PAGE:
Lake View concert celebrates 'forgotten' Black composer

On Sunday, July 7, at 3 p.m., Lake View Cemetery will present the second concert in its Classically Lake View chamber music series, “Cleveland's Forgotten Composer, Guitar Hero, and Abolitionist, Justin Holland.”

The concert will take place at the cemetery’s Community Mausoleum, and will feature Damian Goggans (guitar), a rising senior at Oberlin Conservatory, alongside Cleveland Orchestra members Liyuan Xie and Isabel Trautwein (violins), Eliesha Nelson (viola), and Tanya Ell (cello), with Jennifer Coleman, program director for Creative Culture and Arts at the  Gund Foundation, as the evening's emcee.

The chamber music series is under the artistic direction of Trautwein, and is generously funded by the Paul M. Angell Foundation.

The musical program spans more than 280 years of chamber music by Black composers, including Joseph Boulogne, nicknamed “Le Chevalier St. Georges,” a long-neglected contemporary of W.A. Mozart from the 1700s; forgotten Clevelander Justin Holland; "King of Ragtime" Scott Joplin; a recently published string quartet from 1935 by Florence Price; William Grant Still’s jazzy “Danzas de Panama;” George Walker’s mournful “Lyric for Strings;” and two études by contemporary composer Thomas Flippin for voice and guitar—both parts to be performed by Damian Goggans—honoring spirituals by Black Americans.

A guitar virtuoso, educator, and activist, Justin Holland (1819–87) was born to free Blacks in Norfolk County, Va. At age 14, after the death of both parents, Holland moved to Boston where he learned Spanish guitar, flute, and the art of arranging before enrolling at Oberlin College for two years of musical study. Unable to afford continued studies at Oberlin, Holland settled in Cleveland around 1845, where he supported himself as a guitar teacher, composer and, later, by publishing wildly successful guitar method books, transcribing popular Italian opera arias and more than 300 popular songs. At least 100 of his works were published by Brainard’s Sons Co., Chicago, a nationally distributed music publishing company.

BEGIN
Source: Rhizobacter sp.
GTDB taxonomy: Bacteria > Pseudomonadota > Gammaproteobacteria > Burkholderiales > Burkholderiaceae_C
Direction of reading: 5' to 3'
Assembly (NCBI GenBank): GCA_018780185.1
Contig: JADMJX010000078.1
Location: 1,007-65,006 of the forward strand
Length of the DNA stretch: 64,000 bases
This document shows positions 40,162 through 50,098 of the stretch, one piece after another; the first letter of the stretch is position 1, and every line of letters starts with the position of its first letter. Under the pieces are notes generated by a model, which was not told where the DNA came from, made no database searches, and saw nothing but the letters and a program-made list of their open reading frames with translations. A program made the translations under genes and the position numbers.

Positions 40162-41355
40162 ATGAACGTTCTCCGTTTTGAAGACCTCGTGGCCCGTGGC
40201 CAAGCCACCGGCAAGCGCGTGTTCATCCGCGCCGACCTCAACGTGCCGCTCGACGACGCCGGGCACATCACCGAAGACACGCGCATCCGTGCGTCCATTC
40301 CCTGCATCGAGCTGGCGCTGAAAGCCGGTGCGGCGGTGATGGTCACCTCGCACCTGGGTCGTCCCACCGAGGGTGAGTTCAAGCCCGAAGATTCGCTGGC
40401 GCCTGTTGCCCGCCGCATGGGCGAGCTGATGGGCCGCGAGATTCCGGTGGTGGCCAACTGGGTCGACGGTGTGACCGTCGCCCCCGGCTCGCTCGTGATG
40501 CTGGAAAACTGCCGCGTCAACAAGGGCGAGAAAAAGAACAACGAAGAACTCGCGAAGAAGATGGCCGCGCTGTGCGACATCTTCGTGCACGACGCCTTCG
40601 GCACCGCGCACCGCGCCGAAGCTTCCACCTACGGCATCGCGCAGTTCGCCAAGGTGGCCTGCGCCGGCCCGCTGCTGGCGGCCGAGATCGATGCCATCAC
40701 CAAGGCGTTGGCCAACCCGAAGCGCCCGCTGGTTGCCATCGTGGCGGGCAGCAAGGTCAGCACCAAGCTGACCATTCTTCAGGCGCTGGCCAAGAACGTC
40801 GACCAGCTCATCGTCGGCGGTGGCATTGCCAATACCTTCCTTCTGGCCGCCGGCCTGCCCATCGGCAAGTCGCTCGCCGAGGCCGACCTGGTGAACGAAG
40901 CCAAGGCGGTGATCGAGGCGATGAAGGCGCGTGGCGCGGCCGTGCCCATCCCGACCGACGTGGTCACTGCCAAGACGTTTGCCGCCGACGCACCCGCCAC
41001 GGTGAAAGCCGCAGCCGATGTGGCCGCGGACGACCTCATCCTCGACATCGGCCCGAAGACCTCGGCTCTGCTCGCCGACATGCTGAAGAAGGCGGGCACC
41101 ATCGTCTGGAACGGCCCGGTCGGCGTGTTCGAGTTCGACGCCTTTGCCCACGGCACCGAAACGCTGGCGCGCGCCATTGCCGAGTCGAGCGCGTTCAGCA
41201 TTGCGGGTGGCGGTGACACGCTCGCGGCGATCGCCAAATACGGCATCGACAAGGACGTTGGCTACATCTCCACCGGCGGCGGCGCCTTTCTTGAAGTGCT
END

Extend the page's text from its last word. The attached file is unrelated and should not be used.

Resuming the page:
Holland was one of the most influential American guitarists of his generation, yet he had another passion: working toward equitable and just opportunities for African Americans in the U.S. He served as an assistant secretary and member of council at both national and state Negro Conventions, where he worked alongside noted activists including Frederick Douglass. He was also active within the Underground Railroad movement. While Holland left America during the Civil War, he ultimately returned to Cleveland, which he saw as a place that would give him the opportunity to realize his dream of equal rights with, and complete acceptance by, white Americans.

Concert tickets, $35, can be purchased online at

Holly Sukol

Holly Sukol is the marketing and communications manager at Lake View Cemetery. 

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Volume 17, Issue 7, Posted 7:28 AM, 06.26.2024